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Explore Washington state cranberries

Beyond just a Thanksgiving side dish

It’s time to harvest cranberries in Washington. Photo credit: Cranberry Museum

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When you think of Washington state agriculture, we would guess that cranberries probably are not the first thing that pop up in your mind. You probably think of apple's first and foremost. And while there is definitely an abundance of apple varieties, there is also an abundance of cranberries. So much so that Washington state is the fifth largest producer of cranberries in the nation. 

These deliciously tart red berries have been grown in the southwestern peninsula of Washington since 1872 when four entrepreneurs bought 1,600 acres of the boggy land to begin farming. Today, Long Beach and Grays Harbor are our leading cranberry producing regions in Washington state.

Cranberries can be a tough crop to grow since they are produced on small vines that thrive in cool, sandy, boggy land. Berries ripen for six weeks and harvesting usually takes place in September through October. Farmers often use the method of flooding their cranberry fields to make harvesting easier because cranberries have small pockets of air that allow them to float to the surface to then be collected.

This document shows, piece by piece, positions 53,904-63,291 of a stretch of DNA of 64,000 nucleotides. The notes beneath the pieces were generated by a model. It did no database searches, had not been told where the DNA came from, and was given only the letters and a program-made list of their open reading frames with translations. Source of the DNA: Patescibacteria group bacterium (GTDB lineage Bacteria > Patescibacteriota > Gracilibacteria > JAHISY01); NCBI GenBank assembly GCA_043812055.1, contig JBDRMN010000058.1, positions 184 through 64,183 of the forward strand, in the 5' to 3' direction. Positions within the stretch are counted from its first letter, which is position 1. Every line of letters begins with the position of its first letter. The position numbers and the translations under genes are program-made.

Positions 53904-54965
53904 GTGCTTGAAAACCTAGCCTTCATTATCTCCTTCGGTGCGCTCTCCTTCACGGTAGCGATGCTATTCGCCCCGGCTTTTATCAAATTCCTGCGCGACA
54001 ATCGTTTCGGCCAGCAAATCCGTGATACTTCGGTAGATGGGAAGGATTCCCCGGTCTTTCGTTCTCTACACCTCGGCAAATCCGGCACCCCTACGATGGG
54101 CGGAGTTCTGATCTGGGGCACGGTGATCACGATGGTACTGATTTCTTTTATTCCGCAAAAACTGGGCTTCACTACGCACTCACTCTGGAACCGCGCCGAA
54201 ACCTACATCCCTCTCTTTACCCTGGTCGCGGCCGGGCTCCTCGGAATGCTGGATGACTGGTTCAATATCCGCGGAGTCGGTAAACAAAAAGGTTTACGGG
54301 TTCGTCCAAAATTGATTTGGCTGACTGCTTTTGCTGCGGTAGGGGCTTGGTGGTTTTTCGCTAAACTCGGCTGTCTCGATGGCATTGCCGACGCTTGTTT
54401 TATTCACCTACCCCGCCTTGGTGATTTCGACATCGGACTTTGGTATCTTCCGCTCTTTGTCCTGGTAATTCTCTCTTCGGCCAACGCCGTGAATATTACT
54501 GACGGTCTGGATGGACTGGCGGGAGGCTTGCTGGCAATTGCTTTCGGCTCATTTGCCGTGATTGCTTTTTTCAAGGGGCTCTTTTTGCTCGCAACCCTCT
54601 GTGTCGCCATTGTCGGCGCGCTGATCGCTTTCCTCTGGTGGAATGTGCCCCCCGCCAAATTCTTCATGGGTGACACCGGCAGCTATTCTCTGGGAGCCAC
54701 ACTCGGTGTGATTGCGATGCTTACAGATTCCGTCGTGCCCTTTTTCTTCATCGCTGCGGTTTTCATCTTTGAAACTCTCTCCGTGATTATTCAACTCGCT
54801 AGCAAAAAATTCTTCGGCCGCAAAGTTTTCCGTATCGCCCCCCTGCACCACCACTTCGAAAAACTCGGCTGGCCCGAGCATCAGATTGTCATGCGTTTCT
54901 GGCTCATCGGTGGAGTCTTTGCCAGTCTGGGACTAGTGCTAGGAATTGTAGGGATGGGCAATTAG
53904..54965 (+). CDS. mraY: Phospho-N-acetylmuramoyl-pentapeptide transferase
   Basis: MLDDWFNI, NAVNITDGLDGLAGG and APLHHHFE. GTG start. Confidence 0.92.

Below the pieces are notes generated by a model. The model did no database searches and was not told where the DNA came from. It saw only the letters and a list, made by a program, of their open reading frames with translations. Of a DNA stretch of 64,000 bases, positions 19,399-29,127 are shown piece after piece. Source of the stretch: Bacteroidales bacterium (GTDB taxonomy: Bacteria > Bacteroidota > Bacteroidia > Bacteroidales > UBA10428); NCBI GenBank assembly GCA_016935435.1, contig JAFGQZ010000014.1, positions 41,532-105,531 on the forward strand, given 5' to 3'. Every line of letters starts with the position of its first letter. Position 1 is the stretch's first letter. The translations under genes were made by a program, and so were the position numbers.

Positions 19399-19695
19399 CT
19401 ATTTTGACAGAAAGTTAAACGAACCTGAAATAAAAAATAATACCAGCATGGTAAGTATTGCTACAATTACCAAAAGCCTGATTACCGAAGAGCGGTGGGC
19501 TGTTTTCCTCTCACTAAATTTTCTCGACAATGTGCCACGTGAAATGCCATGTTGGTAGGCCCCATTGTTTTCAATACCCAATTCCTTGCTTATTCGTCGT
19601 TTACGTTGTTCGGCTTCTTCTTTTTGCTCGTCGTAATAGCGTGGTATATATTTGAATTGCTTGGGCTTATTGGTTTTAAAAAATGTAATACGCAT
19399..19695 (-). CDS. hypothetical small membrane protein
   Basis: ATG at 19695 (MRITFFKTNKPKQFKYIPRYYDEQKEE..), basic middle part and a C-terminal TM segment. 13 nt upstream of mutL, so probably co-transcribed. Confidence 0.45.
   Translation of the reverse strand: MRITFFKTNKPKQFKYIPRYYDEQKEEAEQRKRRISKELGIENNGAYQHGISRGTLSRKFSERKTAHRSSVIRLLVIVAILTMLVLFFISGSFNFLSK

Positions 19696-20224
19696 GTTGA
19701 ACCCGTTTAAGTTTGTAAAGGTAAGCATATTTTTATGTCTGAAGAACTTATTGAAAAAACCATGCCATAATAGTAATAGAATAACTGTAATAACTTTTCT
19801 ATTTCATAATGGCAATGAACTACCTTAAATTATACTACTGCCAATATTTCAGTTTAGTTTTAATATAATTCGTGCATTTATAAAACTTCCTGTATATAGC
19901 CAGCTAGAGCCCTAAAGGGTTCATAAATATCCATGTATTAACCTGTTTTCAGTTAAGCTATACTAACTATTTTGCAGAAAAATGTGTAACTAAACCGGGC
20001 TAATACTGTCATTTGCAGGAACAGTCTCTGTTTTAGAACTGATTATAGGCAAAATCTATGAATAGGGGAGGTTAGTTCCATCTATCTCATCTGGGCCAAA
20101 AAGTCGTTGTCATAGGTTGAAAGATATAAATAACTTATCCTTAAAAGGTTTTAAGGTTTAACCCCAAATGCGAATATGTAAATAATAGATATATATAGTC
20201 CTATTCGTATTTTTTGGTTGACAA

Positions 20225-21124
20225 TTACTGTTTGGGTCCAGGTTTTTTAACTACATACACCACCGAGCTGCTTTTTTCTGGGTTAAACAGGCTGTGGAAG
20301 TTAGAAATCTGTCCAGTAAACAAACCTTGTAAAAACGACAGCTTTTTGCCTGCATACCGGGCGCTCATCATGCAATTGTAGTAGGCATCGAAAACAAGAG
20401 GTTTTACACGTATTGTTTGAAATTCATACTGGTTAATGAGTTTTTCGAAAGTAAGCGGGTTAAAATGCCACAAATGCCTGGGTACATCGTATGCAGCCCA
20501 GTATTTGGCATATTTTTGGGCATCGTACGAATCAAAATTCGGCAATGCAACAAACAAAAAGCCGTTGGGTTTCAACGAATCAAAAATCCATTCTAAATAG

At one point in time the cranberry wasn't seen as a very popular berry unless Thanksgiving was around the corner. However, with Ocean Spray entering the scene with their beloved juice, craisins and other cranberry products, growers began seeing a demand for the berry. And today over 95% of the cranberry crop in Washington is shipped directly to Ocean Spray after harvest to be used in their cranberry juice. 

If you're eager to learn more about these berries and the importance of them in Washington state, we would recommend heading down to Long Beach and visiting the Cranberry Museum.

Open year round, this museum provides the full history of cranberries in the state and details the growing process as well as the marketing process behind cranberries. Your visit can start in the Cranberry Museum itself exploring the various exhibits. Afterwards, we recommend the self-guided walking tour, which is open 8 a.m. to dusk. This self-guided tour will allow you to explore the different varieties of cranberries, various irrigation systems, and how the crops are planted and harvested. October is the best month to visit because visitors will get a first-hand look at the farmers harvesting the berries. 

After the self-guided walking tour, stop by the gift shop which features everything cranberry from cranberry wines, candies, soaps and candles to various other homemade goodies to take home as keepsakes. Depending on the day, you may even get a chance to snag a scoop of their delicious cranberry ice cream. 

A not to be missed event at the museum is the annual Cranberry Festival held every October. This year's event will take place on the weekend of Oct. 14-15, which allows event attendees the opportunity to see the wet harvest, listen to local musicians and learn all about cranberries.

CRANBERRY MUSEUM, open daily 10 a.m. to 5 p.m., 2907 Pioneer Rd., Long Beach, 360-642-5553,  

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